Editor's note: Three audio files of actual scams are included at the end of this story.
SALT LAKE CITY — Retired educator Nancy McCormick has told the story often at senior centers across Utah, but she never gets used to the "particular evil" that underpins this bit of family history.
A much-loved elderly relative was bilked repeatedly by telephone out of an astounding amount of money, a few thousand dollars at a time. First the caller said the relative had won a lottery and had to pay fees to collect. The money was sent. There were more costs, over and over. The family found out and the relative promised not to send any more. Then a caller claimed to be an FBI agent and the relative turned over receipts for the money that had been previously sent, effectively destroying evidence fraud had occurred.
McCormick, who tells the story as part of AARP's efforts to prevent fraud and help senior citizens build a strong financial foundation, refers to the relative as "Pat" to protect the individual from embarrassment and further abuse by scammers.
Pat was like a toy for tormentors, the phone ringing in Pat's room at the residential center from 7:30 a.m. to nightfall. The family watched from afar in shock as Pat was fleeced, repeatedly, despite their efforts. One caller claimed to be from the IRS, willing to help Pat get the previously promised winnings, but there would be a tracking fee. Another threatened to arrest Pat. As family tried to extricate Pat from the phantom callers, someone posed as Pat's then-dead spouse to have the phone company change Pat's number. Only scammers, temporarily, could call.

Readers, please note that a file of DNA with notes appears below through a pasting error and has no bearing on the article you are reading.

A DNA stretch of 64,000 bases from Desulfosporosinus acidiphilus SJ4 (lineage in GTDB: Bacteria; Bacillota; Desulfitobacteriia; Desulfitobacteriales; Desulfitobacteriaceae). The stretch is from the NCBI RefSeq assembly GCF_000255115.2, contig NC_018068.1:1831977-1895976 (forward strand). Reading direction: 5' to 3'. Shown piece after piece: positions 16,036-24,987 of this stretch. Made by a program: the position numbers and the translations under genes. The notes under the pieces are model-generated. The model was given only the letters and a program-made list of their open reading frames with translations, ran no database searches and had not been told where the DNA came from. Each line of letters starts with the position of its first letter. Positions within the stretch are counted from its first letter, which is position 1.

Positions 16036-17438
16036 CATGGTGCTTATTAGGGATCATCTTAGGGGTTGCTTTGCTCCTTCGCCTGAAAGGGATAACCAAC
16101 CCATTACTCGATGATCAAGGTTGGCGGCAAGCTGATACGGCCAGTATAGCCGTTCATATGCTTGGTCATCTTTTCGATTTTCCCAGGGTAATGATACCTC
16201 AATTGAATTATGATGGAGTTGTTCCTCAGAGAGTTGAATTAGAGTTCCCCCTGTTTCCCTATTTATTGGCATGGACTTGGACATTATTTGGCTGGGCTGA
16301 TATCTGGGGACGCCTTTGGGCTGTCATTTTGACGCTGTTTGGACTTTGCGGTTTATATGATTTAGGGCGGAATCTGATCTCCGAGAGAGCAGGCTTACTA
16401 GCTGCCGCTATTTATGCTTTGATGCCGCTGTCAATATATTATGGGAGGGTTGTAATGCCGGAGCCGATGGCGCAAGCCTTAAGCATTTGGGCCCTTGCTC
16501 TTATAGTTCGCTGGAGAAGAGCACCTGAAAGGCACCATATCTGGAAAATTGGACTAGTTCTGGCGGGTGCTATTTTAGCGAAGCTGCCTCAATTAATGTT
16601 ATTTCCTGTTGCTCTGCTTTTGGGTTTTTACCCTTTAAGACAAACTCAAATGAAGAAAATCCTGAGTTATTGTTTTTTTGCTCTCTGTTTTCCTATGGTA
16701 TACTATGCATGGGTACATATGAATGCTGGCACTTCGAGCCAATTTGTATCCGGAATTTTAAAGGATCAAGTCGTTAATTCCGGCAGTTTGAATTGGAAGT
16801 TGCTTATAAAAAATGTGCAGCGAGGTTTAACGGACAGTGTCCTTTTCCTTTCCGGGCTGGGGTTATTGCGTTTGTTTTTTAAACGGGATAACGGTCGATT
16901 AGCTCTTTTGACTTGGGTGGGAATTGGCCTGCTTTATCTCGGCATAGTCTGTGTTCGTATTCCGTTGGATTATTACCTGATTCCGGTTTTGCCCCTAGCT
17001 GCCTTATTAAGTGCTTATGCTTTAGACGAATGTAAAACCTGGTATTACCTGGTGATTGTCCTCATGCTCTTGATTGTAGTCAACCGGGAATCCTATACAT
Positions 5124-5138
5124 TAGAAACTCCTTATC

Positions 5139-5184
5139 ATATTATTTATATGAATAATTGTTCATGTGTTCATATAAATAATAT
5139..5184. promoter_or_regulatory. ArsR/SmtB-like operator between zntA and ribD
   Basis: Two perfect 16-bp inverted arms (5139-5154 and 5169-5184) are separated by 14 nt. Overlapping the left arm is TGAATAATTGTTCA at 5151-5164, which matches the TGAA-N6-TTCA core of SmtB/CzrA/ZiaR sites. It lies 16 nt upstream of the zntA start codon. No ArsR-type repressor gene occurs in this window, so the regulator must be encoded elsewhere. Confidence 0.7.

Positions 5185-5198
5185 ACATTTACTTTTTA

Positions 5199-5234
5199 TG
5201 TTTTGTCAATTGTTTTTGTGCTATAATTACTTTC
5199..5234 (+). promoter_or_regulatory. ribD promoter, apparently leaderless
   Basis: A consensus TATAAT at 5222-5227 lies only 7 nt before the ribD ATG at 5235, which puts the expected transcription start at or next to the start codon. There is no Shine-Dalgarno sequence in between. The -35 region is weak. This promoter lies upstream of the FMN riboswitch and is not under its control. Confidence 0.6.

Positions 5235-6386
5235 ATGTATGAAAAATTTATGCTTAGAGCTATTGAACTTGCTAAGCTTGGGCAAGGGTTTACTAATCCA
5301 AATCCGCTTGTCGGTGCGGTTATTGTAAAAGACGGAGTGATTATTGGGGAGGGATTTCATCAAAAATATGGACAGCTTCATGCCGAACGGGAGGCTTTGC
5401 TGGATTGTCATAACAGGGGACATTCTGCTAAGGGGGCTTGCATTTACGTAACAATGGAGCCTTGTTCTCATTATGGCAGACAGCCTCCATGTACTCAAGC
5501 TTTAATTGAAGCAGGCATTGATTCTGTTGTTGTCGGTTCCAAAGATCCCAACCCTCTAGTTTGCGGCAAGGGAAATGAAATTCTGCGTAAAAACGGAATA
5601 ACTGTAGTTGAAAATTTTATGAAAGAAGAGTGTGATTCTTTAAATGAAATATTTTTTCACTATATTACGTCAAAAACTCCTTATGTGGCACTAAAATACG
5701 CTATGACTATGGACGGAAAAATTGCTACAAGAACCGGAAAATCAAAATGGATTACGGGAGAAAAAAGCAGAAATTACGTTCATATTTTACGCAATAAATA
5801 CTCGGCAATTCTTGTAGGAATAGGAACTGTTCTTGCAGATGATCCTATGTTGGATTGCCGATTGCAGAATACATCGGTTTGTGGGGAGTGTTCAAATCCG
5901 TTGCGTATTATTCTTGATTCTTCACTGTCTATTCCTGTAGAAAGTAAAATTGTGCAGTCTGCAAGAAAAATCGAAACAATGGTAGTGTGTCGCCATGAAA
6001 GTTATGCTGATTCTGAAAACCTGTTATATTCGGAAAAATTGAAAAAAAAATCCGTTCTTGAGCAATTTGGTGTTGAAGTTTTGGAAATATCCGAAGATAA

Eventually, the court appointed a guardian. A bank now monitors Pat's account, limiting spending money while paying fixed expenses. Pat's personal relationships with family have suffered. The law enforcement officials who first found the problem while tracking criminal activity said Pat's money was funneled to illegal sex and drug trades.
Elder financial abuse was called the "crime of the 21st century" in a recent joint study by the MetLife Mature Market Institute, the Center for Gerontology at Virginia Tech and the National Committee for the Prevention of Elder Abuse. They said America's senior citizens lost at least $2.9 billion in 2010, a 12 percent jump from 2008's estimates.
Experts say a victim's embarrassment or confusion, or the fact that the perpetrator is sometimes a close relative or friend, means many cases never get reported. Still, a recent Utah study said as much as $1 million a day is stolen from the state's seniors, most taken by relatives. Other experts say strangers take just over half.
Passage in 2010 of the federal Elder Justice Act should focus more effort on education, prevention and better understanding of financial exploitation. In June, Health and Human Services Secretary Kathleen Sebelius announced a new federal elder justice coordination team to improve how financial abuse is battled. It will also study the most effective state adult protective service programs.
Up close and very personal
Friends and kin are most likely to exploit seniors by getting the house deed signed over, by tapping into a joint bank account or through a general financial power of attorney, says Jilenne Gunther, legal services developer in the Utah Division of Aging and Adult Services, who wrote "The 2010 Utah Cost of Financial Exploitation."
Prescott Cole, senior staff attorney at San Francisco-based California Advocates for Nursing Home Reform, which tackles elderly abuse, says some family members and caregivers are just venal, but sometimes it's more complicated.
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